Levelling up

So the government is going to level up the country. They are going to revive towns which have declined. Many of these had or have Jewish communities; Plymouth, Falmouth, Blackpool, Portsmouth. It certainly can be done but only by first class marketing.
Take Torquay for instance. Unfortunately, the sun shines brighter in Spain. What can attract tourists to Torquay’s seaside? The market here is German walkers. The Germans walk like the Brits garden. Torquay has the Coast Road and one other great advantage; the sea is visible from the road. Unless you live in the North of Germany you don’t see the sea.
How big is the market for bringing people to our distressed towns? Well, the five day week came in about 60 years ago. The hotel industry saw disaster as people wouldn’t have to work on Saturday and that would kill the Friday night business. Instead short break holidays were invented. They are now worth something like £6 billion a year to the industry in a normal year.
Blackpool is a problem, but it could learn from Atlantic City in America. They made mistakes, but for years they transformed an old Victorian town into the place to go for a gamble. Blackpool isn’t known as the British Atlantic  City. It could be.
To improve our distressed towns, we will need new industries. Charlie Slater died at 88 in 2017. He was the Mayor of Sunderland, the leader of the council and a stalwart of the synagogue. Known locally as Mr. Sunderland, it was Charlie Slater who persuaded Nissan to come to his city in the North East. It was a major effort but Charlie Slater was up for it.
What other new industries are there? Every major multi-national has a Research division and a lot of these are to be found in Israel. They do know how to market. We’ve got Oxford and Cambridge, but other centres could be created; the University of Surrey has a major science park in Guildford.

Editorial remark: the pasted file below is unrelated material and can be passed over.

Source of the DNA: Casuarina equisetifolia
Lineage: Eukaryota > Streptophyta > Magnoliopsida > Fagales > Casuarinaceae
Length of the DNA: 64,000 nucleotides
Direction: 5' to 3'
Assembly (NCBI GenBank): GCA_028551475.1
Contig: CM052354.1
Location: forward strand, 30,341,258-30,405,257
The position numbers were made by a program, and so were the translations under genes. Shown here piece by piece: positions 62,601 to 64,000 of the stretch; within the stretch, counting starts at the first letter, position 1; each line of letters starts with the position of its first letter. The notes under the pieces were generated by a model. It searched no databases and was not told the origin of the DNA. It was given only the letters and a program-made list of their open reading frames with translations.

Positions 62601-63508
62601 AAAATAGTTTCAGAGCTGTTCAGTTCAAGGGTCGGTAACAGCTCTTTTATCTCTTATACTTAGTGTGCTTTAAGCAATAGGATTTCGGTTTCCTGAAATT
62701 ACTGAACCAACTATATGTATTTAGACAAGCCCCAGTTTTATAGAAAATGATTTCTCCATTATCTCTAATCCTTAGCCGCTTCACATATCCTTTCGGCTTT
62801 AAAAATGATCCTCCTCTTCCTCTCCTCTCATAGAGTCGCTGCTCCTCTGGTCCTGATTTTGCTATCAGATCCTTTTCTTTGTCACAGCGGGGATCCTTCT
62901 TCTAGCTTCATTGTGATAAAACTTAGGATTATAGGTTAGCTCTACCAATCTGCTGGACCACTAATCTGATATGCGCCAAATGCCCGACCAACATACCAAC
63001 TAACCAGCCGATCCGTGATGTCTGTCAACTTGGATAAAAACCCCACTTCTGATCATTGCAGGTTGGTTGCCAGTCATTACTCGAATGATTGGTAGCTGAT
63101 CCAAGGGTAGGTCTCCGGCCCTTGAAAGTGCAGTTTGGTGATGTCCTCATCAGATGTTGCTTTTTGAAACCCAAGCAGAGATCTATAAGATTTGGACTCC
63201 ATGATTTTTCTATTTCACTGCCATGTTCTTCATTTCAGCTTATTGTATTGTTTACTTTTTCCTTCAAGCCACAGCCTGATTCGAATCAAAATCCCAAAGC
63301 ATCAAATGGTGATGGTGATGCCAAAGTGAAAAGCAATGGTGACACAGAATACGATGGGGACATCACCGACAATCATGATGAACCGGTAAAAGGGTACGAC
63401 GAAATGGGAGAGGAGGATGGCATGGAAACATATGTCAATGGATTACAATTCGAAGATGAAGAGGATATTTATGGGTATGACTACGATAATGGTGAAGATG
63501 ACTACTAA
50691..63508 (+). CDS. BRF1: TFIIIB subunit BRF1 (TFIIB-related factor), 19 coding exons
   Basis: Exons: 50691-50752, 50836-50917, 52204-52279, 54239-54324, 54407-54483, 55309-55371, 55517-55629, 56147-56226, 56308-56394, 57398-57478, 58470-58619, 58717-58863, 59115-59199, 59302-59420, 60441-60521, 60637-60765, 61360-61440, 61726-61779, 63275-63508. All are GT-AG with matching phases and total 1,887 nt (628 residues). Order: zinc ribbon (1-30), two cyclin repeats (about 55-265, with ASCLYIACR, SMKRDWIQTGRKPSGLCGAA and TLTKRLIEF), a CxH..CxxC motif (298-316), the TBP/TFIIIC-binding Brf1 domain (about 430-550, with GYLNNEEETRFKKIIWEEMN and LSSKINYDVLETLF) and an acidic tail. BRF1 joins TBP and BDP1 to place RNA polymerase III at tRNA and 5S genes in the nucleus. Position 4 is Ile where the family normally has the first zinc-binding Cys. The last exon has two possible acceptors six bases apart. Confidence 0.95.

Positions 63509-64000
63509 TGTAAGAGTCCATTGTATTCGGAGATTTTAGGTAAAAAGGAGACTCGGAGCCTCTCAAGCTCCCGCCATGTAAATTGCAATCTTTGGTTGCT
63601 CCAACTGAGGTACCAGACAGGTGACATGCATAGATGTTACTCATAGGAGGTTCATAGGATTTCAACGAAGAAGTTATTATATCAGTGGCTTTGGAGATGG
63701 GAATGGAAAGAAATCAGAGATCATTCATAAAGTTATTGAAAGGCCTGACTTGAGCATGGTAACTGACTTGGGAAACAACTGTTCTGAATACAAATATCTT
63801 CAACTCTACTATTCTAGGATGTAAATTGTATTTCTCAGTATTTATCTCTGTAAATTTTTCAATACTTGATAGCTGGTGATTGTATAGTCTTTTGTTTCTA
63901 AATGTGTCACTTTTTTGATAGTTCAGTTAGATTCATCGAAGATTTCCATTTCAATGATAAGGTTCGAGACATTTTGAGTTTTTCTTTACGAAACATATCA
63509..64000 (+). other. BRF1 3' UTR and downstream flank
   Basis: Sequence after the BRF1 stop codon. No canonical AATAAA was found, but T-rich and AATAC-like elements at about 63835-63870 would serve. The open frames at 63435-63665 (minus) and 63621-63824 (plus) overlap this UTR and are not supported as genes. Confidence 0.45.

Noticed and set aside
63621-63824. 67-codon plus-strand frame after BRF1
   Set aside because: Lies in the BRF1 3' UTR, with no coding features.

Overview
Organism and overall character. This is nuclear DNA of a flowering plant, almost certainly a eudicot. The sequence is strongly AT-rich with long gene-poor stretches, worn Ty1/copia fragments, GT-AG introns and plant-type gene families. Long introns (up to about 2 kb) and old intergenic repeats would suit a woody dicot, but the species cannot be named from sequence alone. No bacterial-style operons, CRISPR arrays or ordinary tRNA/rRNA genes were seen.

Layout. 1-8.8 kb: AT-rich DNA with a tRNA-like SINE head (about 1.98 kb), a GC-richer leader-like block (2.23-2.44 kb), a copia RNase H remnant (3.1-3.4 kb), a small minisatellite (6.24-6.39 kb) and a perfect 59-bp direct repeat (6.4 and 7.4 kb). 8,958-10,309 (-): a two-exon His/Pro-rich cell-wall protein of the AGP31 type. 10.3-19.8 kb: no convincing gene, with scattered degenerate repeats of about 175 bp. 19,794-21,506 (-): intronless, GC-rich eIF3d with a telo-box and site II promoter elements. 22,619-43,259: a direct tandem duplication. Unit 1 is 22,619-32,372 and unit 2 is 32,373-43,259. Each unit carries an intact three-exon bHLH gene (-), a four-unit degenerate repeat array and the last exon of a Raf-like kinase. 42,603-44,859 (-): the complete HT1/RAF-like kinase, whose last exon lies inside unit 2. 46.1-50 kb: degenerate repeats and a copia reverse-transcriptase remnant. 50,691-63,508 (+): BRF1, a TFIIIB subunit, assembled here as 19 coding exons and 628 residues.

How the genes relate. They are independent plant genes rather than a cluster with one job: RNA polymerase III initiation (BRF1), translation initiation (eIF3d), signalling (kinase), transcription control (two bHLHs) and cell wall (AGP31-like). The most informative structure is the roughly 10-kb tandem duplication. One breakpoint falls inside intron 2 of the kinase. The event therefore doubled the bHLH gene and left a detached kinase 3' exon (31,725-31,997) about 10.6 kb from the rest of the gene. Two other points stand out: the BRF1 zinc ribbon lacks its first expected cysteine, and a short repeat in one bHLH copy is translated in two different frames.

Bicester has been transformed by the creation of their Outlet Village and Street in Somerset has another. Just as Redcar was invented in Victorian times for the holiday makers of North Yorkshire, so shopping is one of the great leisure activities today. The problem with this solution is that it does nothing for the town’s High Street, but the shops in Golders Green have adapted to flourish alongside Brent Cross, which is now forty six years old.  A shopping centre doesn’t have to kill a High Street. Some things will have to change in this levelling process.
The Victorian seaside towns have been declining for many years. Some, like Southport, are already commuter towns for major cities not too far away. We have a community there as well. Better and faster train services would make for more popular commuter towns.
The collapse of the textile trade in Manchester had to be addressed some years ago. Manchester now has the largest medical school in the country, built on its Victorian foundations but massively increased in size.
Levelling up, the government is capable of switching public bodies to towns who need the business. A lot of the BBC has gone up to Manchester and the Driver and Vehicle Licensing Agency is based in Swansea.
Britain has a wealth of Roman remains and ancient buildings. It also has a Pilgrim Trust which gives three million pounds a year to charity. The pilgrimage sites can be made more successful but they need to work together even more. One of the most popular is the shrine of Our Lady of Walsingham 20 odd miles from Norwich. During the season the tour buses are nose to tail through the village.
Half the countries. in the world look to tourism to help balance their budgets. Which means that the British Tourist Authority, trading as Visit Britain, should be given a far larger budget. For many years, manufacturing was the favourite child of successive governments and money was poured  into projects like the disastrous De Lorean Cars. The same money given to Visit Britain would show a far better return.
Which still leaves us with Northern Ireland. There are at least two million fishermen in this country and the finest fishing in Europe is – in Northern Ireland. A major professional campaign to bring the fishermen in will again pay dividends.
There are a large number of opportunities to level Britain and it is a laudable objective. It still needs good marketing and this we are not good at. A Japanese study produced a statistic that 40% of the great inventions of the 20th century were created in Britain; television, jet engines, penicilin, etc. We should be as rich as Croesus, but other countries took advantage of our lack of marketing skill.
About the Author
Derek is an author & former editor of the Jewish Year Book